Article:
Since Poincaré, it had been widely believed that smooth manifolds and PL manifolds were two formalisms to describe one and the same class of objects, and proving that they were equivalent seemed almost like a fiddly technical detail. Indeed, in 3-dimensional topology (where the categories do happen to coincide, by work of Whitehead, Munkres, and others), people switch from smooth to PL objects and back ten times in the same paper, or even inside the same proof, without giving the matter a second thought. Statements like "corners can be smoothed" are mentioned with hardly a wave of the hand, almost derisively. So the fact that the categories don't coincide, and that the difference between them is meaningful and interesting, was a huge shock to topology, and has shaped a large part of the research in the subsequent half-century.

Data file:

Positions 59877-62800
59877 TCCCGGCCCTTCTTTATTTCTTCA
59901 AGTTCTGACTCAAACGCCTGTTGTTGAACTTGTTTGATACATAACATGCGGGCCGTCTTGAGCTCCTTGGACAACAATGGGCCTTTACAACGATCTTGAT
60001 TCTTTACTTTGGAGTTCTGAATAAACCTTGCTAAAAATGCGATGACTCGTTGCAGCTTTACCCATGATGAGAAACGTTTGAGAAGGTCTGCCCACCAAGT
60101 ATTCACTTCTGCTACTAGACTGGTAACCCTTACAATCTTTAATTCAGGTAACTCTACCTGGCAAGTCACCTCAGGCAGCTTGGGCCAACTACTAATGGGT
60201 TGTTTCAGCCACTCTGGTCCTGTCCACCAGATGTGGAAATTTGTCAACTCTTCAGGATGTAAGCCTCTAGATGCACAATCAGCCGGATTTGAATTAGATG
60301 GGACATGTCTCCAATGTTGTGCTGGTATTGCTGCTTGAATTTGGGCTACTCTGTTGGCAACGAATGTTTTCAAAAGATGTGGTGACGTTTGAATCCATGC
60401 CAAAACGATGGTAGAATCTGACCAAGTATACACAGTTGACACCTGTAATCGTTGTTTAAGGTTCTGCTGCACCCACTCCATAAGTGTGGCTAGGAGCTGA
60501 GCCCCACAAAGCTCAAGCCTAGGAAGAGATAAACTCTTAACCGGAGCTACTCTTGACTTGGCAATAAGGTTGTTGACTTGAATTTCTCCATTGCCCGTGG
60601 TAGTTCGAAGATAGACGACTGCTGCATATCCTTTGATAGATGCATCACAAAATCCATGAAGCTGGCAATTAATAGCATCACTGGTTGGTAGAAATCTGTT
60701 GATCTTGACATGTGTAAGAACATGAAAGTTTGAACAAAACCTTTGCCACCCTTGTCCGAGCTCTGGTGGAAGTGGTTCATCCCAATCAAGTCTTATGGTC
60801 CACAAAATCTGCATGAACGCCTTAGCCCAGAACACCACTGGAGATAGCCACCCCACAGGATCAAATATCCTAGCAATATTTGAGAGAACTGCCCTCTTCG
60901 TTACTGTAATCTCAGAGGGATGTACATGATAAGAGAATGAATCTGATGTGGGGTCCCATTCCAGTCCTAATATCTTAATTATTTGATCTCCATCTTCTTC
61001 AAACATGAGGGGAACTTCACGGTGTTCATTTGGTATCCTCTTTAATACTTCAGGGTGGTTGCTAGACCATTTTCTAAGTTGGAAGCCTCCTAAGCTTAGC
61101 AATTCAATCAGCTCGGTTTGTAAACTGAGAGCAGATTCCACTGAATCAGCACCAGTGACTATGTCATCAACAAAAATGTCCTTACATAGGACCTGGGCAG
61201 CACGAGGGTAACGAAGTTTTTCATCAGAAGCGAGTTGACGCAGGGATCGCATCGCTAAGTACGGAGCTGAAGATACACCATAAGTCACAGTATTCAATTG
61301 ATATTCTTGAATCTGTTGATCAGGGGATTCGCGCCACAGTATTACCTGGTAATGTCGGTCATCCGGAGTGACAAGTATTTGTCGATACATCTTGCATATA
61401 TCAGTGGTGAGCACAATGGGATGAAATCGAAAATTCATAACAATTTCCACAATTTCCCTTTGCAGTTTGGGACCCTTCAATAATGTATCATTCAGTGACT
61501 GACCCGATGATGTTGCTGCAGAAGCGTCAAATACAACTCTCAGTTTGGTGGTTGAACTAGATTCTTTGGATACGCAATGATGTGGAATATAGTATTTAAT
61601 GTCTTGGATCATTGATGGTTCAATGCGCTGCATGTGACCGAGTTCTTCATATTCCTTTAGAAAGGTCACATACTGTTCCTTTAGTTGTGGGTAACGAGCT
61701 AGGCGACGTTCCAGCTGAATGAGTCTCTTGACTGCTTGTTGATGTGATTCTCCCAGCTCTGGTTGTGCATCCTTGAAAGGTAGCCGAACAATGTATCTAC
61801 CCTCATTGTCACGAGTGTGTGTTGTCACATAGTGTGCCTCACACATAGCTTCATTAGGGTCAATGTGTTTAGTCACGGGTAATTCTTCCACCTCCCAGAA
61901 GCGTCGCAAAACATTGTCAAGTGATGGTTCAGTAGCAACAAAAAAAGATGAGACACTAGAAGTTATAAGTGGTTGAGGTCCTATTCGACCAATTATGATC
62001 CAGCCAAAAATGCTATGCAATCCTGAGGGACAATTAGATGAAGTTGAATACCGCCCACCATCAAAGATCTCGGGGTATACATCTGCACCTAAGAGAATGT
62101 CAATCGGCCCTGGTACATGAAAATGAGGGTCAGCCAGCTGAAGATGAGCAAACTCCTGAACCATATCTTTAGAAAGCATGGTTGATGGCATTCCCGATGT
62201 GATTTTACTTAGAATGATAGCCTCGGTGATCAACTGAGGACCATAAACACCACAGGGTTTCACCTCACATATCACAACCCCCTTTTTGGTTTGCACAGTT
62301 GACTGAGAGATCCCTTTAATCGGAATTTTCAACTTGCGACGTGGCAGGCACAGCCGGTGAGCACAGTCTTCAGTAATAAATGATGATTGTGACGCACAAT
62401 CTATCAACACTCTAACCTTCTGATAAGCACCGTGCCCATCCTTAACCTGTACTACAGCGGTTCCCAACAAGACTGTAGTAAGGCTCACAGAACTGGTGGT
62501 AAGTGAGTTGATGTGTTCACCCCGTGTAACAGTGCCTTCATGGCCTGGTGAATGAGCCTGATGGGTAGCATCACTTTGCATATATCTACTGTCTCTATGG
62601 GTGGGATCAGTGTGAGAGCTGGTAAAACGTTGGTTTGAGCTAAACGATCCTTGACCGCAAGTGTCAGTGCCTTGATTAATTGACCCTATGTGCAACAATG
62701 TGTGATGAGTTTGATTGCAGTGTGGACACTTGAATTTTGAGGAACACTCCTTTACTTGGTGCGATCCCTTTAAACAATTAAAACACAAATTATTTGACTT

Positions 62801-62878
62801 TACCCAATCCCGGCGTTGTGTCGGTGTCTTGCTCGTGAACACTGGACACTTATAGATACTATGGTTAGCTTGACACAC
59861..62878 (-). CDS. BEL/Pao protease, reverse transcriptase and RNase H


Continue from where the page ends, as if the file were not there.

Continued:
In an entirely different direction, Francisco Santos's Counterexample to the Hirsch Conjecture was a great surprise... the Polymath 3 Project originally had, I think, the dream-goal of proving it; and my understanding is that, since 1957, the vast majority of people had believed it to be true. The counterexample is interesting, and seems to be framing currect work on the Polynomial Hirsch Conjecture at Gil Kalai's blog.